4. Conclusions

HNSCC is a challenging clinical problem and it has been recognized that there is a need to develop alternative options for the management of this malignancy and, especially, for prevention of the invasiveness of these tumors. Plant products and phytochemicals, which have been used for thousands of years, may provide novel leads. If, any phytochemical is non-toxic or less toxic than currently available therapeutic strategies and has adequate anti-cancer properties, they should be considered candidates for assessment of their therapeutic efficacy against HNSCC in humans. The current literature analysis summarizes the evidence demonstrating the effects of three promising phytochemicals, GSPs, honokiol and GTPs, in HNSCC. Notably, these phytochemicals, and in particular GSPs and GTPs, are already used routinely as a part of the human diet or as dietary supplements. As described in this communication, GSPs, GTPs/EGCG and honokiol inhibit the growth and cell migration abilities of HNSCC cells. Notably, they all target multiple molecular targets in a manner that is consistent with their anti-carcinogenic effects, as summarized in Figure 2 and Figure 3. Bioavailability and toxicities of GTPs and GSPs have been studied extensively, and they did not show significant toxicities as determined in vitro and in vivo systems [25,62]. Additional studies are required to further define whether these phytochemicals show equivalent effectiveness against HNSCC tumors derived from different subsites. In addition, determination of the efficacy of combinations with other known therapeutic cancer drugs is need to indicate whether they can induce dose-sparing effects and thus minimize toxicities or prevent the development of drug resistance. Currently, the evidence indicates that the use of these phytochemicals, alone or in combination therapies, can be considered as to be a potentially effective strategy for the treatment of head and neck cancers or its prevention in high-risk individuals.

Acknowledgments

The work reported from the author’s laboratory was supported by the funds from the National Cancer Institute/NIH (CA183869) and Veterans Administration Merit Review Award (1I01BX001410) to S.K.K. The content of this article does not necessarily reflect the views or policies of the funding agencies. Thanks to the staff members in the Author’s laboratory for their outstanding contributions in the HNSCC studies.

Conflicts of Interest

The author declare no conflict of interest.

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Figure 1. Molecular structures of phytochemicals that have shown promise for therapeutic use in the management of head and neck cancer. Proanthocyanidins are shown as polymers of catechin monomers.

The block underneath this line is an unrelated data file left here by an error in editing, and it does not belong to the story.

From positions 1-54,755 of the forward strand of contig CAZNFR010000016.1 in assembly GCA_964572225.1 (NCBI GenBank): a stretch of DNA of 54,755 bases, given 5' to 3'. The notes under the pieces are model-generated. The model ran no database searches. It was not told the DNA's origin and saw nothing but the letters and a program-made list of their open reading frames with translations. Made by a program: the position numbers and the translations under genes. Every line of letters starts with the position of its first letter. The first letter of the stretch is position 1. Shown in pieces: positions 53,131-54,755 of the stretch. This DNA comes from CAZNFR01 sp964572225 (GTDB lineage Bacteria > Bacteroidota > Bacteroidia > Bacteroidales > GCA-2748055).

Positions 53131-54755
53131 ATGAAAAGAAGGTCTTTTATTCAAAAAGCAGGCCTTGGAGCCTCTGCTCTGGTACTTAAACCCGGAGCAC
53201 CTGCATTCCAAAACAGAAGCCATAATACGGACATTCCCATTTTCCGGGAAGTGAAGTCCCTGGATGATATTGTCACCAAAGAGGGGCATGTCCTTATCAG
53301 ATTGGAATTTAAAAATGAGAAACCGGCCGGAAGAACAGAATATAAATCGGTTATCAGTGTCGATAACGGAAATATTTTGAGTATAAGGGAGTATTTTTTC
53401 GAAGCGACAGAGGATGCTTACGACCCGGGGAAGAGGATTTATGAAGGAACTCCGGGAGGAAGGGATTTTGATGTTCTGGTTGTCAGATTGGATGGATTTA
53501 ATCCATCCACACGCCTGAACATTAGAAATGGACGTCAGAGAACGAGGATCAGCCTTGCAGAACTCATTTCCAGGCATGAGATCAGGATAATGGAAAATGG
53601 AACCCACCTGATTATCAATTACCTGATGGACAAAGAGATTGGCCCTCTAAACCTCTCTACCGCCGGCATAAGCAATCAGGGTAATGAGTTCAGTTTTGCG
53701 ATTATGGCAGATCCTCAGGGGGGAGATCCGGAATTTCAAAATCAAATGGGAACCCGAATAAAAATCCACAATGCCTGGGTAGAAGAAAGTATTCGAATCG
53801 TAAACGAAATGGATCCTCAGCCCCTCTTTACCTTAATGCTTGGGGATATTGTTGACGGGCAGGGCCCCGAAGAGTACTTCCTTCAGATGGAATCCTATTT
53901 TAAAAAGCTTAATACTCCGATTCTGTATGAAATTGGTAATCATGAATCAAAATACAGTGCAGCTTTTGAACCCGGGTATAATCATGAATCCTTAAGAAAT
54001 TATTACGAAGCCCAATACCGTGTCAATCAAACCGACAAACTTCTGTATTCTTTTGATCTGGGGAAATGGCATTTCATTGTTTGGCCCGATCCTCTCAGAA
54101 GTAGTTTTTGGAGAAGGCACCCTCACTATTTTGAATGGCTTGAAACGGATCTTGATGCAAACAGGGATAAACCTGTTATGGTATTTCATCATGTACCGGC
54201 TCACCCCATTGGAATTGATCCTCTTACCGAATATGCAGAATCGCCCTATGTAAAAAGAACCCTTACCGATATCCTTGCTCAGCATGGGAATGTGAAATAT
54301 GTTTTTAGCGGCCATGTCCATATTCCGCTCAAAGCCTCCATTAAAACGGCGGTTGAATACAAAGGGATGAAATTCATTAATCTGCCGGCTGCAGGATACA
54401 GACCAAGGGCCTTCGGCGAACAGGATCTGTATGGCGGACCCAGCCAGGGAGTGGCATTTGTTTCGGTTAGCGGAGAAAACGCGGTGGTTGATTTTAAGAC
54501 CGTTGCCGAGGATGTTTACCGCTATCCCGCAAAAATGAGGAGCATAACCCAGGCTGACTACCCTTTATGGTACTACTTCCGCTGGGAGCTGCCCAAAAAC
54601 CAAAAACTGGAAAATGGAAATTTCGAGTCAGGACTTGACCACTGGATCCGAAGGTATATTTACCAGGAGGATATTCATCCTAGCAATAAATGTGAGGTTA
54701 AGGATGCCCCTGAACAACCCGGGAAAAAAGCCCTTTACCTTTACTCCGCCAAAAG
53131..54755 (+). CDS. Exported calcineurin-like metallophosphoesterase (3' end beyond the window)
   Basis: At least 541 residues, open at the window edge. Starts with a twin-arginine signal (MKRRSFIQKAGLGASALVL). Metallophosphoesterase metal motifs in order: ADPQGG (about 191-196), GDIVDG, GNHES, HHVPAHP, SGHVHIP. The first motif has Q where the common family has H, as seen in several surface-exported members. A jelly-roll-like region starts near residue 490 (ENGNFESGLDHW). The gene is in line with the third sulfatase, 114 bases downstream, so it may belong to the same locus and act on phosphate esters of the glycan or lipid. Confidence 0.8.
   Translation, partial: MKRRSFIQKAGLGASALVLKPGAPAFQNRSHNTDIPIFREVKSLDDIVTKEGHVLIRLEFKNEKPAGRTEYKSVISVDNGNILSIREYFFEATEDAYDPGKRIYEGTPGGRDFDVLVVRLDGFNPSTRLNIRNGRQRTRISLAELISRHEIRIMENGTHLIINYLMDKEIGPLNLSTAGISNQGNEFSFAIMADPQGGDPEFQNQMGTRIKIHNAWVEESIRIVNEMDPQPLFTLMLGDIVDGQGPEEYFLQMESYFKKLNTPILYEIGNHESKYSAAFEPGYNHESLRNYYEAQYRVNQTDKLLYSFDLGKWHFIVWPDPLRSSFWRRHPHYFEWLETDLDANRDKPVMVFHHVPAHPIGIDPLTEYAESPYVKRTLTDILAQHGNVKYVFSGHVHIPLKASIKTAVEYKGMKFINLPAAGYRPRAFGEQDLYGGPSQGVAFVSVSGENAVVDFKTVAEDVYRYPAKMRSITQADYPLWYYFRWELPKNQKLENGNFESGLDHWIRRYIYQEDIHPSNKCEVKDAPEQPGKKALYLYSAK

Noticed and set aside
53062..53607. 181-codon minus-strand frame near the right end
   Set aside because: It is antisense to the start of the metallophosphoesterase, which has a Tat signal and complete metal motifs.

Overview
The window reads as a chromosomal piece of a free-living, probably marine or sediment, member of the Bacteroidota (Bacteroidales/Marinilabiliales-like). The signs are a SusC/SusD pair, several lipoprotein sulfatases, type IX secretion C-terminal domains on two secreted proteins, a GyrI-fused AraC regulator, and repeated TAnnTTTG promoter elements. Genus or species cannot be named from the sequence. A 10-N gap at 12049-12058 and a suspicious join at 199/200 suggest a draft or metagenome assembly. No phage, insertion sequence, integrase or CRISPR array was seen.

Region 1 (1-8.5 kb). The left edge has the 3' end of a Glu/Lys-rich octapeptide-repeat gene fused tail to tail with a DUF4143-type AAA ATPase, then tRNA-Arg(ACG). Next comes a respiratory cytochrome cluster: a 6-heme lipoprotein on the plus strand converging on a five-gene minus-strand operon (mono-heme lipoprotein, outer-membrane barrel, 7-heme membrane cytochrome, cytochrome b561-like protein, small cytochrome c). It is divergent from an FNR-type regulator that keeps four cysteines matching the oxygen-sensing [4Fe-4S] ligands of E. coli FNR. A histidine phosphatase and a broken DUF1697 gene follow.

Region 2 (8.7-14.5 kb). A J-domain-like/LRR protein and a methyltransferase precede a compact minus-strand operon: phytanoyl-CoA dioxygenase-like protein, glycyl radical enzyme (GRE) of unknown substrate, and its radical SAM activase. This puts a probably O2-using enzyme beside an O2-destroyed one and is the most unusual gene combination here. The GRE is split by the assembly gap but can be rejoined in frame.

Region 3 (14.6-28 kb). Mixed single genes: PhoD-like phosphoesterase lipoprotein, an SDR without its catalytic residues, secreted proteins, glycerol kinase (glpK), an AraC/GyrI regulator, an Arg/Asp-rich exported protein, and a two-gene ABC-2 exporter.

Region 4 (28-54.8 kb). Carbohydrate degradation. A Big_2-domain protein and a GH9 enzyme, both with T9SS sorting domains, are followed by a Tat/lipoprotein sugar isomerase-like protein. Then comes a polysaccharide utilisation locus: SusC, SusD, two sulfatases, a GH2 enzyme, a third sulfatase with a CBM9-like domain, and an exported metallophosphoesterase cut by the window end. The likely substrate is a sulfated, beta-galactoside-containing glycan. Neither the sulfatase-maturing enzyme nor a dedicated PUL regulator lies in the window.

Figure 1. Molecular structures of phytochemicals that have shown promise for therapeutic use in the management of head and neck cancer. Proanthocyanidins are shown as polymers of catechin monomers.
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Figure 2. Molecular targets of phytochemicals (GSPs, honokiol and green tea polyphenols) in the prevention or treatment of HNSCC. Studies have shown that the major molecular targets of these phytochemicals on HNSCCs are EGFR, EMT, cell cycle regulators, apoptotic proteins and PCNA, etc. as shown.
Figure 2. Molecular targets of phytochemicals (GSPs, honokiol and green tea polyphenols) in the prevention or treatment of HNSCC. Studies have shown that the major molecular targets of these phytochemicals on HNSCCs are EGFR, EMT, cell cycle regulators, apoptotic proteins and PCNA, etc. as shown.
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Figure 3. Summary of the action of emerging phytochemicals for the prevention and therapy of HNSCC. Notably, the phytochemicals that were selected based on their efficacy in inhibiting proliferation of HNSCC cells or induction of their apoptosis, all inhibited the expression levels of EGFR in human HNSCC cells. Overexpression of EGFR plays a critical role in cancer cell growth and cancer cell migration/invasion. In general, the inhibition of cell growth and migration capacity of the HNSCC cells by the GSPs, GTPs and honokiol is mediated through their effect on the cell cycle regulatory proteins, EMT and NF-κB signaling pathway.
Figure 3. Summary of the action of emerging phytochemicals for the prevention and therapy of HNSCC. Notably, the phytochemicals that were selected based on their efficacy in inhibiting proliferation of HNSCC cells or induction of their apoptosis, all inhibited the expression levels of EGFR in human HNSCC cells. Overexpression of EGFR plays a critical role in cancer cell growth and cancer cell migration/invasion. In general, the inhibition of cell growth and migration capacity of the HNSCC cells by the GSPs, GTPs and honokiol is mediated through their effect on the cell cycle regulatory proteins, EMT and NF-κB signaling pathway.